Jack of Spades: A Tale of Suspense

By Joyce Carol Oates

(Mysterious Press, $24, 208 pages)

Who is this author?

Joyce Carol Oates, who is now 78 and still going strong, is the author of numerous bestsellers among her more than 100 books in just about every genre: fiction, nonfiction, mysteries, thrillers, memoir, criticism, poetry, children’s books, plays, you name it. Oates has won an equally impressive list of awards, including a National Medal of Humanities, National Book Critics Circle Ivan Sandrof Lifetime Achievement Award, National Book Award and PEN/Malamud Award for Excellence in Short Fiction. As if she weren’t busy enough, Oates also is the Roger S. Berlind Distinguished Professor of the Humanities at Princeton University. Impressed yet?

What is this book about?

With echoes of Edgar Allan Poe and Stephen King, Jack of Spades gives us an unusually prolific author (hmmm, does anyone else come to mind?) whose elegant mystery novels have earned international acclaim and earned him a boatload (and we are thinking Titanic-sized boat here) of bucks. But no one knows – at least, not at first – that Andrew J. Rush has a secret, dark and violent side, expressed in the writings by the pseudonymous  “Jack of Spades.” Then his luck changes, as Rush is accused of plagiarizing an unknown local writer and his daughter finds a Spade novel that leads her to ask uncomfortable questions. Soon Rush is thinking more and more in the mode of his evil alter ego, and another fine Oates thriller lays its cards on the table.

Why you’ll like it:

Oates is blessed with an apparently unlimited imagination and the strength and determination to get those imaginings down on paper so that we may share in them. But she is far more than simply prolific; she is an extremely talented writer as well. Here, she is having some fun poking at the pretensions of the literary establishment, but this book is not about inside jokes. It is a thoroughly engrossing thriller in its own right. At just over 200 pages, this book will fit nicely into your beach bag, and it will provide a little chill to counter the hot summer sun. You might well say that all work and dark play makes this Jack anything but a dull boy.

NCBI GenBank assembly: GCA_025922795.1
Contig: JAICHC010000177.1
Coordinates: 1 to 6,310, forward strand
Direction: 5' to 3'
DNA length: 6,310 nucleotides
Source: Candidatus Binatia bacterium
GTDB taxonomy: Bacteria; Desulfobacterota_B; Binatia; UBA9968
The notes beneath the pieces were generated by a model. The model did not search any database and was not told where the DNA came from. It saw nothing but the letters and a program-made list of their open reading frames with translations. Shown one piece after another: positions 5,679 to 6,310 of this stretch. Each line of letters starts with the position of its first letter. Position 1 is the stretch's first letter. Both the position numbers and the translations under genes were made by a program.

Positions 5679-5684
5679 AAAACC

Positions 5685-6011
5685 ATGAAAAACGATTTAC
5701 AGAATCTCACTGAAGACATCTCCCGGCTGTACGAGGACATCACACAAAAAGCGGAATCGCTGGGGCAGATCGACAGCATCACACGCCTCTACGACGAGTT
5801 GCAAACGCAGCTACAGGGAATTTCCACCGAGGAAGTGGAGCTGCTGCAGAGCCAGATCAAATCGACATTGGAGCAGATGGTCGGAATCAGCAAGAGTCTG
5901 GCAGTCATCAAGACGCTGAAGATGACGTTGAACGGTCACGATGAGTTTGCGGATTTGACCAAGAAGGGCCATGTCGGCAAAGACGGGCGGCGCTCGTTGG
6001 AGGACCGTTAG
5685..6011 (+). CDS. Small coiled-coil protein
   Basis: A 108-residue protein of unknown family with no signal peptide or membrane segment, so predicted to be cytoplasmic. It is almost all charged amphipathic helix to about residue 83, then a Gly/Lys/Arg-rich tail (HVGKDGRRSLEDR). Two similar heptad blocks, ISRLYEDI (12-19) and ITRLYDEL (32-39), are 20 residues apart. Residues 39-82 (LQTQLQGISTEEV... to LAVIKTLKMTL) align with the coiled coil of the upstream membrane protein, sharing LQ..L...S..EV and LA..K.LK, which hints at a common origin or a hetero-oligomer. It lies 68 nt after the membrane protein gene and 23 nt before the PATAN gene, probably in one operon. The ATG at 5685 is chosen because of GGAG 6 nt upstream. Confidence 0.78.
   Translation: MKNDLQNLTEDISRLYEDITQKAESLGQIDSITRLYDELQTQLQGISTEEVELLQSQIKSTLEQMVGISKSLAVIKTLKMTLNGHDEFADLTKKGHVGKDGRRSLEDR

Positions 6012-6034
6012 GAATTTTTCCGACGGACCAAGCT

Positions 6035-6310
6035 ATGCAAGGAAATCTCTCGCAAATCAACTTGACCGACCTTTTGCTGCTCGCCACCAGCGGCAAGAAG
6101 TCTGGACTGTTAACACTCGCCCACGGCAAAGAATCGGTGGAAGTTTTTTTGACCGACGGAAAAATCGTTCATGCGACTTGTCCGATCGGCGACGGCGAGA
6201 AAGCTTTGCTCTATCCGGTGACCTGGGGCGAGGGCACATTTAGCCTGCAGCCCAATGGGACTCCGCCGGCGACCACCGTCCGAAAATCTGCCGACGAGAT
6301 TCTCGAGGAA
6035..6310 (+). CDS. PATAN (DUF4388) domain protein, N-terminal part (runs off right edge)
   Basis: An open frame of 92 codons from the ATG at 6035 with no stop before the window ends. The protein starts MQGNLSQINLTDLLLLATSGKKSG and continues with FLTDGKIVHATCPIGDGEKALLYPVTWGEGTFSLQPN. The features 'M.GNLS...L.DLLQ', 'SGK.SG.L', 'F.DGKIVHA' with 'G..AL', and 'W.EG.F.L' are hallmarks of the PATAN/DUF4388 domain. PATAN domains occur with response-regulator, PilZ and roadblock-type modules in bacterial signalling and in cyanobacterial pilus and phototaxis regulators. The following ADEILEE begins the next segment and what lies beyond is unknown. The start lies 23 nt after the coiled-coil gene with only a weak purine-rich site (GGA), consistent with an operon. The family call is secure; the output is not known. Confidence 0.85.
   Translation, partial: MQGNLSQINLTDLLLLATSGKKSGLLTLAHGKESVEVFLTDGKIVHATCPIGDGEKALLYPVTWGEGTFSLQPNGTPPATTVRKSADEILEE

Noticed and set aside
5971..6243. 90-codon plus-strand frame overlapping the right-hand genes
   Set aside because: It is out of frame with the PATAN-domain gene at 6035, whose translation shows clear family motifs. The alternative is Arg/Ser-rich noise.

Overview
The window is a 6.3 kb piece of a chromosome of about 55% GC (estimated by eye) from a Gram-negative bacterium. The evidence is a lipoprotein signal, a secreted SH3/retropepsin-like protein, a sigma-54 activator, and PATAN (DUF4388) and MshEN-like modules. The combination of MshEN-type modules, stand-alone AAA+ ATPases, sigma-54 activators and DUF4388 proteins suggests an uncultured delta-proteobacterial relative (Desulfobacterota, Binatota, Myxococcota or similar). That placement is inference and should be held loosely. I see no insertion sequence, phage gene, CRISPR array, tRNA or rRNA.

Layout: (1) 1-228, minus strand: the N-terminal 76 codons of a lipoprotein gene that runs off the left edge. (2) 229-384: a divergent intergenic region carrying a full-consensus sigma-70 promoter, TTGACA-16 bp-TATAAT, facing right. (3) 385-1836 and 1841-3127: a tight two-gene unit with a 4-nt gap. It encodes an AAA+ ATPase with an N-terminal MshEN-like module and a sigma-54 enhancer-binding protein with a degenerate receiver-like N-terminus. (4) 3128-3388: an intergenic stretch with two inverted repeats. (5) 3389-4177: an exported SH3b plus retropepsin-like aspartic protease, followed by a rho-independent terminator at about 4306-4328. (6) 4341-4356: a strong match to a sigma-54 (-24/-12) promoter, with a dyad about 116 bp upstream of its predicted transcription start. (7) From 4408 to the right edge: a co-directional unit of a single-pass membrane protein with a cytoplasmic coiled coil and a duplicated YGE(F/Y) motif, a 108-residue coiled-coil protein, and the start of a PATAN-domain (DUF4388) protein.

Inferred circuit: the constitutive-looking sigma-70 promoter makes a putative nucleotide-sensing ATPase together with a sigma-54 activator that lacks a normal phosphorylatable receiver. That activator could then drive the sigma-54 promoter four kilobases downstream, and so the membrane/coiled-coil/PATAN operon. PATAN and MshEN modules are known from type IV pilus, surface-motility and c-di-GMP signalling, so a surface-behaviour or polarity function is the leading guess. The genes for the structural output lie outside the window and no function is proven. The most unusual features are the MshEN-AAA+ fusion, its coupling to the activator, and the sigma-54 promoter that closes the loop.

What others are saying:

Publishers Weekly’s starred review says: “A writer’s secret pseudonymous identity becomes a conduit for his murderous dark side in Oates’s sleek and suspenseful excursion into the literary macabre. For years refined crime novelist Andrew J. Rush—known to his audience as “the gentleman’s Stephen King”—has moonlighted as Jack of Spades, an author of violent pulp potboilers. When an unhinged reader brings a ludicrous lawsuit against him for literary theft, Andrew snaps. Motivated by what Poe called “the imp of the perverse”—a quotation from the Poe story of that name serves as the book’s epigraph—he begins acting increasingly like a character in one of his alter ego’s nasty novels. Oates has endowed her first-person narrator with the slightly affected speaking style and overconfidence of one of Poe’s monomaniacal protagonists. Although she nods to a number of Poe’s classic tales—especially “The Black Cat” and “William Wilson”—the story’s modern spin is entirely of her own clever invention. Readers are sure to be gripped and unsettled by her depiction of a seemingly mild-mannered character whose psychopathology simmers frighteningly close to the surface.”